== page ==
Film Festival Review: Derby Film Festival 2015

Derby Film Festival

Now in its second year, Derby Film Festival continues to grow in terms of programme, quality and attendance, whilst still retaining the same friendly atmosphere as before. The QUAD is a lovely venue with great staff and lovely food to boot. There were more previews this year, more classics and great films running throughout the ten days.

A few of the highlights included:

A Girl Walks Home Alone At Night

Shot in Southern California in magnificent black and white, A Girl Walks Home Alone At Night is indisputably the first Iranian Vampire Western. It’s beautiful in every sense. An art house Near Dark, in terms of the atmosphere. It’s offbeat, it’s unusual and it’s the best film I’ve seen so far this year.

A Royal Night Out

On VE Day, Prince Elizabeth and Margaret wanted to celebrate like everyone else, and despite the misgiving of the King and Queen, they’re allowed out. They soon slip their chaperones and an evening of high jinx ensues. It’s a feel-good film with serious undertones which is utterly enchanting.


Spring is an anomaly for a horror film. The relationship between the two leads has more chemistry, depth and realism than the vast majority of ‘romantic’ movies. Often reminiscent of Before Sunset, it’s a film with more drama than horror, bringing a refreshingly understated new take to monster movies.

All The President’s Men

Watergate was a high point for investigative journalism, and Alan J Pakula’s classic film really does bring the importance of that moment home. Starring Robert Redford and Dustin Hoffman, All The President’s Men remains one of the best films of the ’70s – a true pleasure to watch on a big screen.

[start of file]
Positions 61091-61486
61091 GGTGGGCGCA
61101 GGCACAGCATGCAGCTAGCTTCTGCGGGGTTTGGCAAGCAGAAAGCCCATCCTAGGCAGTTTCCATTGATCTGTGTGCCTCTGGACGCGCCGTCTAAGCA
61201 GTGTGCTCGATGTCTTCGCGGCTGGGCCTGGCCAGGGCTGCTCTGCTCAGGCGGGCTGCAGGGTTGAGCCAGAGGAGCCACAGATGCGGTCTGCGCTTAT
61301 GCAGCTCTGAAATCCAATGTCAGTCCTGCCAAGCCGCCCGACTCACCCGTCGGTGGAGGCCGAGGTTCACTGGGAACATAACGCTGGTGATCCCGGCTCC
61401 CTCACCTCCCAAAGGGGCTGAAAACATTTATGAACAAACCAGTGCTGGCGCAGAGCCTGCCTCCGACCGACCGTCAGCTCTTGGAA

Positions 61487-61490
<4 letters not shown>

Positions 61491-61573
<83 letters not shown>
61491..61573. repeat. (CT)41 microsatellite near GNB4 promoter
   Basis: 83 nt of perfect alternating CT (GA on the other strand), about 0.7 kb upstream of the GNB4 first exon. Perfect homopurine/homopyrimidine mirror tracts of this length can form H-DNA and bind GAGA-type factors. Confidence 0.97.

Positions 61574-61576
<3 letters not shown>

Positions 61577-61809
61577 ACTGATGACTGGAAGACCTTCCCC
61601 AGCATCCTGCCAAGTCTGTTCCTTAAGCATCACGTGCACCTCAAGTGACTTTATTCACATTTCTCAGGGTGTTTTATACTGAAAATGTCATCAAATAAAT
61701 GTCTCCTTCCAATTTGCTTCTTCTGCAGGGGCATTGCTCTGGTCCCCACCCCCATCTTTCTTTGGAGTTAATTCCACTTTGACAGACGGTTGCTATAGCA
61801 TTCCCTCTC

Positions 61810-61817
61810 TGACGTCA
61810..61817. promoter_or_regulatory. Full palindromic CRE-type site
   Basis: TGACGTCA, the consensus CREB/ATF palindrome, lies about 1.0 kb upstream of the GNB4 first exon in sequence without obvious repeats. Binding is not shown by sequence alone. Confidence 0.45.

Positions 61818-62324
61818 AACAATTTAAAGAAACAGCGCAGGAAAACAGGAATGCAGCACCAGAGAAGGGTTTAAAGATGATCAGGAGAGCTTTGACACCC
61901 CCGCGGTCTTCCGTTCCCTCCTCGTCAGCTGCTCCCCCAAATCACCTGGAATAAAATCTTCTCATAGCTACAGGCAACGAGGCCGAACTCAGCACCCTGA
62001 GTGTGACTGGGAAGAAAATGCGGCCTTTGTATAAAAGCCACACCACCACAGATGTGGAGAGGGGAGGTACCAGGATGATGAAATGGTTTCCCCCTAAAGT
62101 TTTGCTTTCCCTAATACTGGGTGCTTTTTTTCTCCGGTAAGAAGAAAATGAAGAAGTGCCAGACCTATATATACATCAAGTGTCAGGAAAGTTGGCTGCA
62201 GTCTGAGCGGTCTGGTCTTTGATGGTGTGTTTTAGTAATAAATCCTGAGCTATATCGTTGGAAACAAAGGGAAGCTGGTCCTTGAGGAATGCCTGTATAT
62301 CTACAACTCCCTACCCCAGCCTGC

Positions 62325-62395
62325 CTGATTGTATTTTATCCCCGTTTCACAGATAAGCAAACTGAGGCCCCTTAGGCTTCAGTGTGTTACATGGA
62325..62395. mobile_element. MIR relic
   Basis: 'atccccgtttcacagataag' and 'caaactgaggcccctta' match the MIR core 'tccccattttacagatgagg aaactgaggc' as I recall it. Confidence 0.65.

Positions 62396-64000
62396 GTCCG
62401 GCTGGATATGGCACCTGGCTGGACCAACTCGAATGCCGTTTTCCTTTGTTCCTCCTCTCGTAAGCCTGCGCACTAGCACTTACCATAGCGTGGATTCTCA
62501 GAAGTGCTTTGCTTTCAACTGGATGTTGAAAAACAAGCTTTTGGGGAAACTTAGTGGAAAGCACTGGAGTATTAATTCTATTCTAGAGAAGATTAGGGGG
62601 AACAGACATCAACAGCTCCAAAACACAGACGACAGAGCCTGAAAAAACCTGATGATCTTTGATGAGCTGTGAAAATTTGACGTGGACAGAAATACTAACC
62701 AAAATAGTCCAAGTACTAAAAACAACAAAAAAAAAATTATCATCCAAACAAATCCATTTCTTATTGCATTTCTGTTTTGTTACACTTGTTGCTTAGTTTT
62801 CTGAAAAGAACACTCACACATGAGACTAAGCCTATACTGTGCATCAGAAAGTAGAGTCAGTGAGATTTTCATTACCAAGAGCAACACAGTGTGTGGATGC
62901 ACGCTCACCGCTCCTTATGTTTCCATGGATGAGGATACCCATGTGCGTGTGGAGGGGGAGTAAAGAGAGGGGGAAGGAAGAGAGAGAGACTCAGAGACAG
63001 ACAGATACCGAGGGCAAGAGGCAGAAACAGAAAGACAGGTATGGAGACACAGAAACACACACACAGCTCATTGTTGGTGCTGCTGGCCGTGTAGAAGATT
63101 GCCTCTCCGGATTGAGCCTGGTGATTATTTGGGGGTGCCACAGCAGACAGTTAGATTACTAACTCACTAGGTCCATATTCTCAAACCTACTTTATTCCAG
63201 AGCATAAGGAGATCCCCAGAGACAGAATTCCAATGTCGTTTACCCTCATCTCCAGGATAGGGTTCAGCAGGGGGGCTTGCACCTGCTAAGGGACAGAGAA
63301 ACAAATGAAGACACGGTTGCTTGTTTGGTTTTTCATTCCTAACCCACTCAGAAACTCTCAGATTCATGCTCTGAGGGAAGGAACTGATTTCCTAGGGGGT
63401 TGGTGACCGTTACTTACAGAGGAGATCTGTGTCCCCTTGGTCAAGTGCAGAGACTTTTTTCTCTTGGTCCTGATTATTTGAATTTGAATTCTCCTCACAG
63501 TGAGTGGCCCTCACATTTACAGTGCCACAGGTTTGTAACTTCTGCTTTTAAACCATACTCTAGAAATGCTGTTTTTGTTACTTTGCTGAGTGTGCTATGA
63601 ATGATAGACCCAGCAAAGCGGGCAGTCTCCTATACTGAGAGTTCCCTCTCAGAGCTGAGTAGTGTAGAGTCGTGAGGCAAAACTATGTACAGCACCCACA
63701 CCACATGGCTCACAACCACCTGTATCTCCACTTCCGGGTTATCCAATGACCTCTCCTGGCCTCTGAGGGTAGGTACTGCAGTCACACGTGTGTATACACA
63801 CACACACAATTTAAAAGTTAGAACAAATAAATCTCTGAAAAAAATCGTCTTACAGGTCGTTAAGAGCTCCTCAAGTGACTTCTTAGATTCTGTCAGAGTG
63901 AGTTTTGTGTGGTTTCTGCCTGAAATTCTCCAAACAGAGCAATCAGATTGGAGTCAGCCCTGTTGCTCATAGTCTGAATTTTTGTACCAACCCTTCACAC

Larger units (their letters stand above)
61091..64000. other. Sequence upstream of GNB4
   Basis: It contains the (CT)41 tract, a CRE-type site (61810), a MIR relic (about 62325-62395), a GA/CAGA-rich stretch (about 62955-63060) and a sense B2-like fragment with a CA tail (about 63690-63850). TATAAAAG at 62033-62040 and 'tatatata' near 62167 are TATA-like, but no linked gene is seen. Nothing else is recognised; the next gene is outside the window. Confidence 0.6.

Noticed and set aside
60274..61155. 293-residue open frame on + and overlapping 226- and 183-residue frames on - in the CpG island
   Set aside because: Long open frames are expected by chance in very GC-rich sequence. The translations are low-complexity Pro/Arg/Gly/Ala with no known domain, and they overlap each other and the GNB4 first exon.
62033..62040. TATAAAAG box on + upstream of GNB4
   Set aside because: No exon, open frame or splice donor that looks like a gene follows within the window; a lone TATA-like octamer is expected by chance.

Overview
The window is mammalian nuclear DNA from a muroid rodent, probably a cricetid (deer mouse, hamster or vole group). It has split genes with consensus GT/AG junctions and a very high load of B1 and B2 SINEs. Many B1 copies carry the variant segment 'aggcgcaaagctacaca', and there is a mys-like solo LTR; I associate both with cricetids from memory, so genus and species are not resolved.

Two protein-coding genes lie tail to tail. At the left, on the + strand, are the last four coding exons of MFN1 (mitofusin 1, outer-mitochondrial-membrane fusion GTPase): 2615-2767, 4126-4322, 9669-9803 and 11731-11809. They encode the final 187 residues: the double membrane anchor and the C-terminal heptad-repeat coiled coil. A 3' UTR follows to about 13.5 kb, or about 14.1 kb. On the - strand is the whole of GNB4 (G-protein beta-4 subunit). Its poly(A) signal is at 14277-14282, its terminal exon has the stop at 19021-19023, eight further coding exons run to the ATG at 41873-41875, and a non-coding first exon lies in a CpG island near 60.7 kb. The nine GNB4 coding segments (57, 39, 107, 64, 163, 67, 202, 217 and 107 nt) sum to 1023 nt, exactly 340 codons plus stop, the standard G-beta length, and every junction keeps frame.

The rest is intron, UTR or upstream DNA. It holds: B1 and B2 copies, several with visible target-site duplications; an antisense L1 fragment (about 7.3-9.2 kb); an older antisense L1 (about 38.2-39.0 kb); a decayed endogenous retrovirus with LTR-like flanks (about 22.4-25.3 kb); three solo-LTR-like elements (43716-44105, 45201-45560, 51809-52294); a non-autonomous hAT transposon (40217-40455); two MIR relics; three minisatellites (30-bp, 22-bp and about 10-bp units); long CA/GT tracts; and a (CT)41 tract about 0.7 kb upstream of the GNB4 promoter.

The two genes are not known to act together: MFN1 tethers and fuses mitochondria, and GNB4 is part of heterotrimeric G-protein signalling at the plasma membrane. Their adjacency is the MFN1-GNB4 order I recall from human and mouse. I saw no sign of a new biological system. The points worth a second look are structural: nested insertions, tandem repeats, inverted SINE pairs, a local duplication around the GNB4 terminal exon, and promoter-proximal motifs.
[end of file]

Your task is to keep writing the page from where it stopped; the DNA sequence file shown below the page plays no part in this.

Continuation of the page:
The Tribe

The Tribe contains no verbal dialogue, no voiceover, no soundtrack and no explanation. Set in a deaf school in Kiev, the only communication is through sign language. It’s a brutal and vibrant film which re-writes the language of cinema through the power of body language.

Dead Men Don’t Wear Plaid

I’m old enough to remember a time when Steve Martin was the biggest name in Hollywood. Dead Men Don’t Where Plaid is a satire of film noir which intersperses clips from classic films into the story. Whilst this mixing is not entirely successful, it’s a real hoot.

Derby Film Festival has cemented its place on the UK film festival calendar, with an outstanding dedication to quality programming. Roll on next year.

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